Recall:

• $$p(x | \theta)$$ is the “likelihood” (i.e. the probability of observing the data x given our current belief about the parameters theta)
• $$p(\theta)$$ is the “prior” – our current assumption about the parameters
• $$p(\theta | x)$$ is the “posterior” – our updated assumption about the parameters after observing the data x

The “trick” in Bayesian bandits has to do with something mathematicians call “conjugate priors”. It saves us from having to do the actual calculation for Bayes’ rule.

We choose the Beta distribution for some convenient reasons (even though there is no deductive reason for us to do so):

• It can have values between 0 and 1, which is nice for things like click-through rate, or in other words, for representing the probability of winning.
• When the prior is a Beta distribution and the likelihood is a Bernoulli distribution, the posterior is also a Beta distribution.
• The update formula for determining the posterior only involves addition and subtraction, whereas for other distributions it can be more complicated (I will show how the parameters are related below).

The Beta distribution has 2 parameters, a and b, which govern its shape. We refer to a specific distribution as $$Beta(a,b)$$

Initially, we set a=1 and b=1. This results in a uniform distribution, i.e. we assume nothing about our chances of winning – all probabilities of winning are equally likely. This is called a minimally informative prior.

To update the posterior given current data, we do the following:

• Let our prior parameters be a, b.
• Let x be the result of pulling an arm (either 0 or 1).
• Then our posterior parameters are: a’ = a + x, b’ = b + 1 – x

Thus, our updated distribution is  $$Beta(a + x, b + 1 – x)$$.

The algorithm for Bayesian Bandits

for number_of_trials:
take random sample from each bandit with its current (a, b)
for the bandit with the largest sample, pull its arm
update that bandit with the data from the last pull


A visual representation of Bayesian Bandits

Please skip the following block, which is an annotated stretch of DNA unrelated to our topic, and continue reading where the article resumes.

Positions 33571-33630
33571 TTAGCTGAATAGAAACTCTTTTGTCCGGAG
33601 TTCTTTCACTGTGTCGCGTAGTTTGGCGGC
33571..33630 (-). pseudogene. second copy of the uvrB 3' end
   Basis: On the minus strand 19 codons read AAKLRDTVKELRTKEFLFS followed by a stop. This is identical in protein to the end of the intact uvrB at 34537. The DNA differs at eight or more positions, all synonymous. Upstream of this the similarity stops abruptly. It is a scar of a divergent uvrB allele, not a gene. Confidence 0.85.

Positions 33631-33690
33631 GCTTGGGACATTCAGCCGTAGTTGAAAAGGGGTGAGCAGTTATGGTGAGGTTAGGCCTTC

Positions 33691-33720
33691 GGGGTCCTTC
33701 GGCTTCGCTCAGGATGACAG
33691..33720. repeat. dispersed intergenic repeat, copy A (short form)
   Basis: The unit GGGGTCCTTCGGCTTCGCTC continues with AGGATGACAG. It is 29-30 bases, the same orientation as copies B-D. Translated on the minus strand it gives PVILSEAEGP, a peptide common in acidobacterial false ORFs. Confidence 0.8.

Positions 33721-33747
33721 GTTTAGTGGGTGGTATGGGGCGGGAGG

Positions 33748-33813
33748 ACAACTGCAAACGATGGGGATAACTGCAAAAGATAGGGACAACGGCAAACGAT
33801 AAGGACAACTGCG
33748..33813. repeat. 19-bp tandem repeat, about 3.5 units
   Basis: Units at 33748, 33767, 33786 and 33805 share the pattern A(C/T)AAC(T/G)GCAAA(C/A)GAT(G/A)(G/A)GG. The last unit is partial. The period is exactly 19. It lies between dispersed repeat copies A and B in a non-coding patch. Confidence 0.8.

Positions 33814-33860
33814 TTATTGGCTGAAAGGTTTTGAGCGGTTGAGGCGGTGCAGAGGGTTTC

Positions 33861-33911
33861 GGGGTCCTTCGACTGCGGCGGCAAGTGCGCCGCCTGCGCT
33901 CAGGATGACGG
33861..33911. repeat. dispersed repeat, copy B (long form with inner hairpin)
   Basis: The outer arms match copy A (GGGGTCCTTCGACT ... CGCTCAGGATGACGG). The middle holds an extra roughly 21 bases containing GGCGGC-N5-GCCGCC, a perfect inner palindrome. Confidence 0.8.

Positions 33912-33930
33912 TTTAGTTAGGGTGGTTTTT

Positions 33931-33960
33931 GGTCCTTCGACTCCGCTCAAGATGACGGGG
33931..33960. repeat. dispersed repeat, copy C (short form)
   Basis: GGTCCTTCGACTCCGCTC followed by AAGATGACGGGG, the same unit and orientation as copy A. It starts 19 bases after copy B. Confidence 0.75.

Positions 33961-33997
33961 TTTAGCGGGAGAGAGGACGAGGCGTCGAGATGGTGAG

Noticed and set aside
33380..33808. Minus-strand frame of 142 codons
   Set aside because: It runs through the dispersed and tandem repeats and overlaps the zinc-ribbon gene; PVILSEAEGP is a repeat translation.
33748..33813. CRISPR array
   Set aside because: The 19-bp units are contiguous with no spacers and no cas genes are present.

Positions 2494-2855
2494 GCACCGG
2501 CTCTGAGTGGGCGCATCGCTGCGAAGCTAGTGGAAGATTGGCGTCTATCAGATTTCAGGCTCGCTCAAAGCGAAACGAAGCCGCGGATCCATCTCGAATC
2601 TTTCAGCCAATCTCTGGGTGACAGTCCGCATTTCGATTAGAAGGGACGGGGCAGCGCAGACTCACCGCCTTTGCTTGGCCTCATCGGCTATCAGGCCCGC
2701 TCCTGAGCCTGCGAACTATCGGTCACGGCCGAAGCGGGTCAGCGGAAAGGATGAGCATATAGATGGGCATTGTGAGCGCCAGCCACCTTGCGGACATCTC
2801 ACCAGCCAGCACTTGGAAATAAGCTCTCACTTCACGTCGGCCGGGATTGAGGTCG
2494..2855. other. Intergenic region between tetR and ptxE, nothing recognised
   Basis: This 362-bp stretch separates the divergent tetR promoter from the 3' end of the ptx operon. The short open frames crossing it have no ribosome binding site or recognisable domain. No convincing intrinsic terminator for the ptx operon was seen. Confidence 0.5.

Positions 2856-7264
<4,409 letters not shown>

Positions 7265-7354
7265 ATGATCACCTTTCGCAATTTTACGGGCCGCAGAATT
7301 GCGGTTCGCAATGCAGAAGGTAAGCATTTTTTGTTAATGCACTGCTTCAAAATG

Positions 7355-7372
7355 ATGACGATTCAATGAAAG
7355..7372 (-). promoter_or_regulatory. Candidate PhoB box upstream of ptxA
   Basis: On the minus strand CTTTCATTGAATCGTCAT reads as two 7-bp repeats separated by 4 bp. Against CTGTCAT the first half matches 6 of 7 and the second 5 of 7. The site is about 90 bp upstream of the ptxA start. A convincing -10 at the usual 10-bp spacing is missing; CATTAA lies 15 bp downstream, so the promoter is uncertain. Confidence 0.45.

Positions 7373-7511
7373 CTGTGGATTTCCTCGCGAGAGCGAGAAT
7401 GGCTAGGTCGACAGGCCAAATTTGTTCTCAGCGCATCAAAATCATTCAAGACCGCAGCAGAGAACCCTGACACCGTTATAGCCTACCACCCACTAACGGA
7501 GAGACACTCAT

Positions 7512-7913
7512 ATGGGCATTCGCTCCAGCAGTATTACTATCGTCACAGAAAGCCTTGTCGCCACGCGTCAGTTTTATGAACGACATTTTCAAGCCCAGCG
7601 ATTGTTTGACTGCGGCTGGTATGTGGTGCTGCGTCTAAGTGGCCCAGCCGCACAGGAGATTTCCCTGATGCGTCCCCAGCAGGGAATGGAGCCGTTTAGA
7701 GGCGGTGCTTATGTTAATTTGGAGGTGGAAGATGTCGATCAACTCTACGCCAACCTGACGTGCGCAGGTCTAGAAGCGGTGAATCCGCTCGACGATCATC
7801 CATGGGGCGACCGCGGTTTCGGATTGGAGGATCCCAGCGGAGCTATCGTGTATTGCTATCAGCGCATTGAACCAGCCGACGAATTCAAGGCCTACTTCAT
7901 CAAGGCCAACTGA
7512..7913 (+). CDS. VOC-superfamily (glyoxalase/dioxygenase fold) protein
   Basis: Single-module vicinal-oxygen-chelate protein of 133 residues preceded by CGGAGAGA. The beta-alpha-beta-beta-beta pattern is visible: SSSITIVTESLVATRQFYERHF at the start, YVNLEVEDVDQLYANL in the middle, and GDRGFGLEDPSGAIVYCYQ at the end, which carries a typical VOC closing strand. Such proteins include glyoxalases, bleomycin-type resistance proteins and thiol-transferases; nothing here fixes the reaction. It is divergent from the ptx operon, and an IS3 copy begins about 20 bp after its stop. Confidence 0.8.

Below I plot the distributions of each Beta after a certain number of trials.

What is happening here? Notice that the red distribution, which has the highest probability of winning, gets sharper and sharper as the number of trials increases.

The key is in the sampling stage. When we sample from each distribution, the red distribution is much more likely to give us a number around 0.75, whereas the green and blue distributions will give us a number in a much wider range.

So once the red bandit has “proved itself” we are much more likely to choose it in the future, and we just don’t bother to choose the lower performing bandits, although there is a small chance we could.

A fat distribution means more “exploration”. A sharp distribution means more “exploitation” (if it has a relative high win rate). Note that as the programmer, you don’t choose whether or not to explore or exploit. You sample from the distributions, meaning it is randomly decided whether you should explore or exploit. Essentially the decision is random, with a bias toward bandits who have proven themselves to win more.

See the code here:

https://github.com/lazy…/bayesian_bandit.py

Or check out the full video course here (85% off coupon automatically applied):

Bayesian Machine Learning in Python: A/B Testing

These same concepts are explored more in-depth in my Reinforcement Learning course (89% off coupon automatically applied):

Artificial Intelligence: Reinforcement Learning in Python